Townsend Lumber’s Next Generation
Laura Townsend has worked in her family’s lumber business for as long as she can remember. As a kid, she swept sawdust and cleaned washrooms. When she got older, she worked in the office, and attended business meetings. This past January, Laura took on her biggest challenge yet. At 34 years of age, she became owner of Townsend Lumber. Her husband, 36-year-old Mike Penner, is co-owner.
“Few businesses make it to the third generation,” says Laura. “When my dad (David Townsend) started talking about retirement a few years ago, Mike and I started to give serious thought to succeeding him. In the end, we realized that moving into an ownership role likely wouldn’t be too different from what we’d been doing.”
In the role of controller since 2010, Laura was already overseeing the finance, human resources and information technology needs of the Townsend companies; Mike, meanwhile, had been working on the operations side since 2013.
“I’m a chartered accountant, and Mike is a former general contractor superintendent,” says Laura. “So we complement each other.”
While the transition in leadership has been a smooth one so far, Mike and Laura know there’s a lot at stake in their new venture. Not only is their own financial future on the line, they also have 150 employees and their families to consider.
“At any given time we can have 10 million dollars of product in the pipeline and three million dollars of inventory sitting in the yard,” says Mike. “There’s a lot of pressure to make good decisions.”
Pressure, indeed. Townsend Lumber Inc., is not only one of the largest employers in the area, it’s the largest hardwood sawmill and kiln- drying facility in the province, producing more than 24 million board feet of lumber per year. Another mill, Kitchener Forest Products, is also part of the family holdings.
“The lumber industry can be unpredictable at the best of times,” explains Mike. “The timeframe between sourcing timber and producing a saleable product is a long one, so there’s not a lot of room for error. Finding ways to minimize financial risk is a big part of the job.”
“When my dad invented the Breeze Dried Stick in 1994, it was a huge leap forward,” says Laura proudly. “Airflow is important when lumber is stacked to avoid staining and product damage. Dad’s patented design used diagonal ridges to maximize airflow and cut kiln- drying costs by up to 50 percent. It revolutionized not only our business, but the entire industry.”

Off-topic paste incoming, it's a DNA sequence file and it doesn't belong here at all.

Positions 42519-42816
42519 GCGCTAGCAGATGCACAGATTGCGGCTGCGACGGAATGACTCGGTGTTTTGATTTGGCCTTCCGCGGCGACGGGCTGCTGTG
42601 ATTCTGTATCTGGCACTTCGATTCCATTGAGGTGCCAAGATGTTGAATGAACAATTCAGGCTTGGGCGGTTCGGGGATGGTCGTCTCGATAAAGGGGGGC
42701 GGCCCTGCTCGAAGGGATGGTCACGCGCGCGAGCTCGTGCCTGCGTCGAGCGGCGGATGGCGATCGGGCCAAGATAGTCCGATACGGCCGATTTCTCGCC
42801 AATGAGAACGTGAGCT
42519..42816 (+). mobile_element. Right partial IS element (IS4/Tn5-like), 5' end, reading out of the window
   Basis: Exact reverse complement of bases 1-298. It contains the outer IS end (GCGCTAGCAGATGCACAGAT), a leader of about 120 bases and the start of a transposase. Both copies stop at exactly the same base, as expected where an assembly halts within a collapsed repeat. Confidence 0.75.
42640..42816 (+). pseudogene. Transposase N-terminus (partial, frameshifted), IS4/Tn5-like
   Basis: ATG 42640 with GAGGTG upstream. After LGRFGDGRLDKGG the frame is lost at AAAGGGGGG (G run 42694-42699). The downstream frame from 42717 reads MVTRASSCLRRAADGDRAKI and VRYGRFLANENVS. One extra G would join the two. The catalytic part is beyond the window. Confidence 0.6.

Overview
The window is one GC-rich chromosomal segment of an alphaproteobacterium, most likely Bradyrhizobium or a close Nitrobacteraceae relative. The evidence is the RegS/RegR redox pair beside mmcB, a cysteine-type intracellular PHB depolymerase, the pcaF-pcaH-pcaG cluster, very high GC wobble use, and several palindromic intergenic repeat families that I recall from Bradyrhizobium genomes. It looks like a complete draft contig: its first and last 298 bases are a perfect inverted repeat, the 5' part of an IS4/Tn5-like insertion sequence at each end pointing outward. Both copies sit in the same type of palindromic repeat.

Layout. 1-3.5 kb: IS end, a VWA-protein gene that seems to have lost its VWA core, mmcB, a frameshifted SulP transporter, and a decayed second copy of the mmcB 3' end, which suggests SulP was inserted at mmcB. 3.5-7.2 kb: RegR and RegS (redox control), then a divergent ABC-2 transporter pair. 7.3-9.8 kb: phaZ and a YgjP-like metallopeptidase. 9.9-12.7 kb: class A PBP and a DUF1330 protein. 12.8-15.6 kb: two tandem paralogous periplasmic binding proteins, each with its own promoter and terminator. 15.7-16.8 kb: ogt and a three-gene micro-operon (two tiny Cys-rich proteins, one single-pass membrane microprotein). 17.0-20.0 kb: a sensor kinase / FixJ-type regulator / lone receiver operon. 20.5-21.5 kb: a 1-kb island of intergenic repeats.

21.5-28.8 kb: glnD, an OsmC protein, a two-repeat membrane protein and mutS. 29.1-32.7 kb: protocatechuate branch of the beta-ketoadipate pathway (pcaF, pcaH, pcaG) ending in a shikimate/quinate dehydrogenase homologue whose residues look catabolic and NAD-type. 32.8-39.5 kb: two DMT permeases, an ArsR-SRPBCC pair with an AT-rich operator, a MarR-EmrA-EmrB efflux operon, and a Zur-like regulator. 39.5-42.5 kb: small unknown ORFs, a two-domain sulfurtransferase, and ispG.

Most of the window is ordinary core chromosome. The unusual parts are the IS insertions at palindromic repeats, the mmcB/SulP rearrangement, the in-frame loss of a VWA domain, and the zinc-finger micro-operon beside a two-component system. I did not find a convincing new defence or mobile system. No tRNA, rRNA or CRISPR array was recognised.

Today, the manufacture and sale of Breeze Dried sticks has become a profitable business in its own right.
The BreezeWood Floors division, created in 1999, has become a leading manufacturer of solid hardwood flooring.
“We offer a 100 percent Canadian product,” says Mike. “People in Tillsonburg can buy a floor that may have literally come from 20 km away, making for an extremely low carbon footprint.”
“We used to send our flooring to a facility in Toronto for finishing,” adds Laura. “But then we invested in our own finishing line. It means we now have complete control over the quality of our product.”
Today, you can buy the Breeze- Wood product in retail stores in Tillsonburg, Kitchener and Orillia, and at www.breezewoodfloors.ca.
“A big part of the Townsend Lumber story is its commitment to environmental stewardship,” says Karen Keller, Sales and Marketing Manager. “We are certified by the Forest Steward Council and the Rainforest Alliance, and only buy logs from local woodlots that have been responsibly harvested. ”
“I’d say ninety-five percent of our timber is bought from private landowners within a 250 km radius. The rest is bought from area conservation authorities as part of their forest management programs,” says Mike.
Over the years, the Townsend family has diversified its operations to ensure that all byproducts from the facility are used in some way.
“In addition to kiln-dried lumber and flooring, we also produce precut pallet and packaging components, deck and stall materials, fencing, trim, moldings, mulch, woodchips, wood shavings and sawdust,” says Mike. “Our ParkMat product is a used as a ground cover in playgrounds.”
The company also offers a host of value-added remanufacturing services, such as beveling, notching, drilling and contour sawing.
All in all, the business is a far cry from what it was back in 1959, when Laura’s grandfather Robert, and his friend, Bert Abbott invested in a travelling sawmill.
In the beginning, the two tobacco farmers had no aspirations beyond making a bit of money during the winter months. Over time, however, they began to see the potential of the business. Soon, Abbott and Townsend’s lumber was being used in everything from furniture manufacturing to the new Toronto Subway system.
In 1970, they built a stationary sawmill near Glen Meyer. After a devastating fire in 1984 razed the facility, Robert and Bert’s sons, David and Murray, made the decision to rebuild at a new location. Less than a year later, Abbott and Townsend Lumber opened on Jackson Side Road and Highway 3, just east of Tillsonburg.
By the late 1980s, the Abbott family had moved on to other ventures, and Laura’s father, David, was in sole control of the enterprise, now known as simply Townsend Lumber. The next 25 years were a time of steady growth and expansion.
“My dad’s entrepreneurial vision definitely made the business what it is today,” says Laura.
As for the future, Mike and Laura are optimistic.
“We want to be here for many years to come,” says Mike. “It’s important to us personally, but it’s also important for the community around us.”
“My dad still likes to come in and see how we’re doing,” says Laura with a smile, “but overall, I think he knows the business is in good hands.”